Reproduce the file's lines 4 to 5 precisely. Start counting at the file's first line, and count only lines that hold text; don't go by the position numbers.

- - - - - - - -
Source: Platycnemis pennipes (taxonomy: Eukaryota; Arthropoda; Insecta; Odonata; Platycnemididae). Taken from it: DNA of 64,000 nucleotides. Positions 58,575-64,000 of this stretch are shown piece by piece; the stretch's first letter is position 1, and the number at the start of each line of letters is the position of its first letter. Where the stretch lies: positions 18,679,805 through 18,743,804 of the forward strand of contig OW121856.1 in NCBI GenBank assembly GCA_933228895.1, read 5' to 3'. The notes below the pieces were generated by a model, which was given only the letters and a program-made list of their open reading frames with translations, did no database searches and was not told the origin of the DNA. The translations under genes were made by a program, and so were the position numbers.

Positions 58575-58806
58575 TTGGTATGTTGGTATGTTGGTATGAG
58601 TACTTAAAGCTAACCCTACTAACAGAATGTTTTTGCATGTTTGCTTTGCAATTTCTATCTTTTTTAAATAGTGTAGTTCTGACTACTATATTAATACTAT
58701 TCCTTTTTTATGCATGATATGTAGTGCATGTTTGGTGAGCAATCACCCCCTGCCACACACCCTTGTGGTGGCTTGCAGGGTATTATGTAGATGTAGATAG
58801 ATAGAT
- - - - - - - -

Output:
58601 TACTTAAAGCTAACCCTACTAACAGAATGTTTTTGCATGTTTGCTTTGCAATTTCTATCTTTTTTAAATAGTGTAGTTCTGACTACTATATTAATACTAT
58701 TCCTTTTTTATGCATGATATGTAGTGCATGTTTGGTGAGCAATCACCCCCTGCCACACACCCTTGTGGTGGCTTGCAGGGTATTATGTAGATGTAGATAG